John Binnie's Killing Me Softly is practically a period piece now, written in 1987 - about 10 years before many of these performers were born. The central duo of Tim and Lil (Brandon Logan and Leah Byrne) poignantly recreate the close encounter between a young gay man and his seemingly more self-assured - and straight - female friend.
Byrne's portrayal of feisty Lil is caustic in parts, but always cloaked with the imagined armour she has taken to wearing after her battles in 'love'; Logan as Tim is both vulnerable and strong, although there are a few cliches in his make-up which have been over-used since the play was written. Exploring a character dealing with HIV was explosive more than 25 years ago, but the story needed to be updated - having a working class protagonist who doesn't commit suicide felt not quite enough of a twist.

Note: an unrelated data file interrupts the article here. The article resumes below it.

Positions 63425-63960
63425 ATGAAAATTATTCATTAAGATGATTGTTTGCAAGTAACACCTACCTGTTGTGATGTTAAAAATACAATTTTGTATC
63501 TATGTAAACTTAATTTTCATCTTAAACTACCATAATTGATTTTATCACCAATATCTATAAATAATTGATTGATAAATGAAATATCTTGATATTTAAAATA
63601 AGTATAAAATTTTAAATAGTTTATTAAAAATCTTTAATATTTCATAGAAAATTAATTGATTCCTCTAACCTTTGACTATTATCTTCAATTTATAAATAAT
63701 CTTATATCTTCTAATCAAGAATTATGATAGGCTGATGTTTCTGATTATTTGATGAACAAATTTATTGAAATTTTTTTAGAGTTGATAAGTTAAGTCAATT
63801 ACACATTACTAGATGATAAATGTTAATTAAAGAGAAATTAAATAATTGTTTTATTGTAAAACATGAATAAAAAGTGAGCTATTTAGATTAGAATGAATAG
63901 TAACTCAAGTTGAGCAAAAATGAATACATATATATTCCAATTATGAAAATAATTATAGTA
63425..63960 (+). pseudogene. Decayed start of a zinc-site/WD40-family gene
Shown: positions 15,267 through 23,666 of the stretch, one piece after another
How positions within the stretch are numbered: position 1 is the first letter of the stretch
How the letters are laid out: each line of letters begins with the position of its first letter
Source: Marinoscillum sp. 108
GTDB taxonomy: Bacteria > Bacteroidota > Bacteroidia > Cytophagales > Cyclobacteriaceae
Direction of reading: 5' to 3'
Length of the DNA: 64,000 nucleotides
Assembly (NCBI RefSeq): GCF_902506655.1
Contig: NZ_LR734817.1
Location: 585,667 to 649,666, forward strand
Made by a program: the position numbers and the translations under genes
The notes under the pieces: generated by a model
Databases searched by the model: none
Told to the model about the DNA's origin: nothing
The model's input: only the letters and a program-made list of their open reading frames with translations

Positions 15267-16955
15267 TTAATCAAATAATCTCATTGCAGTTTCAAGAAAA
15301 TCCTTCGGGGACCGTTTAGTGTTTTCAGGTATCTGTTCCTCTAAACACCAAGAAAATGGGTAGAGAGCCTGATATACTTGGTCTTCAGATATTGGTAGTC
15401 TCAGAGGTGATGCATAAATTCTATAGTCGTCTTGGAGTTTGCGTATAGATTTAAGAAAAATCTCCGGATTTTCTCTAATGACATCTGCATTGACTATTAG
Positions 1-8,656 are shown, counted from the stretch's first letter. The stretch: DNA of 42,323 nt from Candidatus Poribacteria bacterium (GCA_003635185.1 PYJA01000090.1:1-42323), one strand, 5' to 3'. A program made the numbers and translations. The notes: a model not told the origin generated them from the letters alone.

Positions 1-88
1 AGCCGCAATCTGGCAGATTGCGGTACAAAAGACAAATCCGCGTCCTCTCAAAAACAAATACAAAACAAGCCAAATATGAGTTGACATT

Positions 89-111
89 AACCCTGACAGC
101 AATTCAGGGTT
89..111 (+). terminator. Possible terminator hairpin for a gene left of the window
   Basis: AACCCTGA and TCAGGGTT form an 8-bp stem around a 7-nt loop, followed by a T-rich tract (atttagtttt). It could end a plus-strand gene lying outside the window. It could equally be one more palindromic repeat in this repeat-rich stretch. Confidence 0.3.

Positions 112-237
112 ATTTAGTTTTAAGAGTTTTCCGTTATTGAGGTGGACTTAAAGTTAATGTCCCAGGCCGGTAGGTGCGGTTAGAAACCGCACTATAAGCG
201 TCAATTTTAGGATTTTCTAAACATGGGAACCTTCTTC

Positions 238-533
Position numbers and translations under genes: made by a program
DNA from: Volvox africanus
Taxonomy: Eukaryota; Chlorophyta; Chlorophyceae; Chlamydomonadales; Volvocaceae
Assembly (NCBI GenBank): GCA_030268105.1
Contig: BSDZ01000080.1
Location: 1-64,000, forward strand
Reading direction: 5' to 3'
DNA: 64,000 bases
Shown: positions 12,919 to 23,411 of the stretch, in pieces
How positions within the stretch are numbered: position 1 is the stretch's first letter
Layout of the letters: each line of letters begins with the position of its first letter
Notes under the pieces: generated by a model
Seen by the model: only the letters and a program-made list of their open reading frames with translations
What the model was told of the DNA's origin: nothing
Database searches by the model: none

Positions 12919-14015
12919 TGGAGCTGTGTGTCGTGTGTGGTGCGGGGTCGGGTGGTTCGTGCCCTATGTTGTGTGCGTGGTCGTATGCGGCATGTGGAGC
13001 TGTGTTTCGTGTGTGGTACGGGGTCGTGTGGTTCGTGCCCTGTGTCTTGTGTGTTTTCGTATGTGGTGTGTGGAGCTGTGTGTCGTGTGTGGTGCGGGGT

Devised by the 10-strong cast, under the direction of Fraser MacLeod, Instant analyses what elements of life young people expose through interplay on the internet and explores the instant-gratifications young people now expect. Whether it's through selfies or snapchat, the short piece highlights that although these digital natives know no other type of lifestyle and culture, their feelings and humanity are just as real. Laugh-out-loud funny at times, the performers convey trust that builds on their previous Scottish Youth Theatre work.
At Knightswood Congregational Church tonight; Lodging House Mission, East Campbell Street, Glasgow tomorrow; Glasgow Caledonian University on Thursday; Govan High School on Friday; and Easterhouse and Castlemilk next week.